Recently, I took a set of IMDb data, re-arranged it, and loaded it into a relational schema.  You can read about that here: Using IMDb as a Test Data Set.

Interesting, perhaps. But not especially useful.

So I created a web site to display a part of that data:

  • Titles - movies, TV shows, etc.
  • Talent - actors, directors, producers, etc.
  • Credits - just the top few actors, and other main crew details. 
  • Filmography - the movies (and TV shows) for a given talent.

The web site itself uses various technologies I wanted to take a closer look at, such as:

  • Javalin web framework.
  • Embedded Jetty web server.
  • Thymeleaf templating engine.
  • Jdbi relational data access.
  • Hikari database connection pooling.
  • Hibernate Validator data validation.
  • Gson JSON serialization/deserialization.
  • jQuery UI user interface widgets.
  • Datatables tabular data display.
  • Skeleton responsive UI/layout boilerplate.

Further down the road there are also questions about how to handle larger volumes of data.  The full IMDb data set has over 6 million titles.  I would not attempt to display even a small fraction of that volume in a list.  We will return to this subject later.

I will take a look at the above technologies in some follow-on posts.  For now, I want to just present the web site itself, and walk through how you can set it up for yourself, if you want to.


Here are some screenshots. 

Title listing page:

Title record maintenance page:

Talent in Title (cast and crew) page:

There’s not much more to the user interface than that - but it’s sufficient to investigate several technologies in a reasonably realistic way.


To run the web site, take following steps:


You need a recent version of Java.  The application is built using Maven - so you need that also. Installing those is outside the scope of this article - but it should be straightforward and is well documented elsewhere.

Download the code

Download a zip file of the repository from GitHub:

Unzip the file, and (optionally) rename it to TitleWebDemo.

(Or you can choose to clone the repository, if you prefer.)

Start the Database

The demo comes bundled with a small H2 database.

At the command line, move into the h2 directory.

There are versions scripts for Windows (.bat) and Linux (.sh).  You only need to run the relevant 01_start_h2_server script.

On Linux you may need to make the script executable before you can run it:

chmod u+x

There are other scripts in the h2 directory which show how the h2 server was created and how the database was populated with data.  You can take a look at these, but you don’t need to run them unless you want to make changes.  The database has already been created.

If the database starts correctly, you will see output like this:

$> ./  

TCP server running at tcp:// (only local connections)  
PG server running at pg:// (only local connections)  
Web Console server running at (only local connections)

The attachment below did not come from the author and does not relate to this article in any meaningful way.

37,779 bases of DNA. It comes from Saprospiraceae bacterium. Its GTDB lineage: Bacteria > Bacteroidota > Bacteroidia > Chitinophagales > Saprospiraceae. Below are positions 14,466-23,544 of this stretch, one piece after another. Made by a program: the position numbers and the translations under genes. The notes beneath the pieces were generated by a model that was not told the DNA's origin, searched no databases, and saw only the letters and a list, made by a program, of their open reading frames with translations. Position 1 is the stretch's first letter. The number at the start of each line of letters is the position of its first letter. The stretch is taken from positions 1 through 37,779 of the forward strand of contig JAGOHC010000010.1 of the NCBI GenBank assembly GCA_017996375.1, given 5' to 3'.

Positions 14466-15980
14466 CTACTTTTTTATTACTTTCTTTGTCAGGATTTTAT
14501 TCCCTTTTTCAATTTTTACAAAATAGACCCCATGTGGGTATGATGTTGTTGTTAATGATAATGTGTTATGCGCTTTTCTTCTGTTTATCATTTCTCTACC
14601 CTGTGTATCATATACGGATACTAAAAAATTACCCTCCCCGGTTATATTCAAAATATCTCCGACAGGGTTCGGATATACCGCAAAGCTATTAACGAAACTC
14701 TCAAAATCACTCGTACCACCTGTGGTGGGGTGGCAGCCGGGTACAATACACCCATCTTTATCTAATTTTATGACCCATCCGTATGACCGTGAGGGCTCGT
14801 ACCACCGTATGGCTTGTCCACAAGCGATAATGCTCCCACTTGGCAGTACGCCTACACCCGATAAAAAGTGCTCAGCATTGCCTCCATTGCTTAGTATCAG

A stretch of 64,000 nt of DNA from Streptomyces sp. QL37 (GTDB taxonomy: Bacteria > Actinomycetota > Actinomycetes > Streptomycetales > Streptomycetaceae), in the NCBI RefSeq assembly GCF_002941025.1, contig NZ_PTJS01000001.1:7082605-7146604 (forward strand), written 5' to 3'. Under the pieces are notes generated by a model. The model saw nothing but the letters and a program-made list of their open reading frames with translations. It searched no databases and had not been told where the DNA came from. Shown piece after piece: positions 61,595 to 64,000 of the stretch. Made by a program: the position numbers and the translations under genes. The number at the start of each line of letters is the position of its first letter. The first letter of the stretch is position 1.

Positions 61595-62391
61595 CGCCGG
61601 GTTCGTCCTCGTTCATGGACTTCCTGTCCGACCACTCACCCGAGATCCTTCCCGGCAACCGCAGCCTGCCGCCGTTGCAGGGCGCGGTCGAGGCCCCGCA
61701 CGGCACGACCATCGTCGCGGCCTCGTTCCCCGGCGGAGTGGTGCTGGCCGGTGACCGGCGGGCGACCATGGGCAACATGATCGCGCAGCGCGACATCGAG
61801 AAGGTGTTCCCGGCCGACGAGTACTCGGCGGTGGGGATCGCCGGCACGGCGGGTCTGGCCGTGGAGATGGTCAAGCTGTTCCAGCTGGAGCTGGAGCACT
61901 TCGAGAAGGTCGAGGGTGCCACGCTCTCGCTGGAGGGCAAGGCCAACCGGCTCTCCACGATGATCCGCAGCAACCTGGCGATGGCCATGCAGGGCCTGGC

Failed to start a browser to open the URL Browser detection failed, and java property 'h2.bro      wser' and environment variable BROWSER are not set to a browser executable.

In the above case, the browser error occurred because I ran the command on a linux server without a GUI installed. This can be ignored.

When you are ready to stop the database, type Ctrl-C.  

Build the Web Application

The git repository does not include the application JAR file, so we have to build it now.

Open a new command window and go to your TitleWebDemo directory.  Run the 01_clean_and_build script (as above, you may need to make it executable first).

Upon successful completion, you should see output similar to this:

[INFO] ------------------------------------------------------------------------  
[INFO] ------------------------------------------------------------------------  
[INFO] Total time: 18.538 s  
[INFO] Finished at: 2019-11-13  
[INFO] Final Memory: 28M/100M  
[INFO] ------------------------------------------------------------------------

You will also see the new TitleWebDemo.jar file in the target directory.

Start the Web Application

Run the 02_run_titlewebdemo script. This starts the Javalin web server.  You should see output similar to this:

2019-11-13 [INFO ] [main] Javalin -  
           __                      __ _  
          / /____ _ _   __ ____ _ / /(_)____  
     __  / // __ `/| | / // __ `// // // __ \  
    / /_/ // /_/ / | |/ // /_/ // // // / / /  
    \____/ \__,_/  |___/ \__,_//_//_//_/ /_/    

2019-11-13 [INFO ] [main] Javalin - Starting Javalin ...  
2019-11-13 [INFO ] [main] Javalin - Listening on http://localhost:7080/  
2019-11-13 [INFO ] [main] Javalin - Listening on https://localhost:7443/  
2019-11-13 [INFO ] [main] Javalin - Javalin started in 1094ms \o/  
2019-11-13 [INFO ] [main] HikariDataSource - HikariPool-1 - Starting...  
2019-11-13 [INFO ] [main] HikariDataSource - HikariPool-1 - Start completed.

Access the Web Application

You can now open the web application in a browser (use https not http):


WARNING: Because the application uses a self-signed certificate, your browser will probably throw a security warning, before it lets you continue to the site.  It’s OK (in this case) to continue to the site.

You should see the title listing, as shown in the screenshot earlier in this article.

When You Have Finished

Remember to shut down the web application and the database at the end.  In both cases, go to the windows where you started those programs and type Ctrl-C.



The demo web site is not a fully functioning CRUD application.  For example:

  • You can update records but you cannot add or delete records.
  • There is no login mechanism - and, consequently, no access control logic

What's Next?

A series of posts describing various aspects of the web site technology in more detail, including: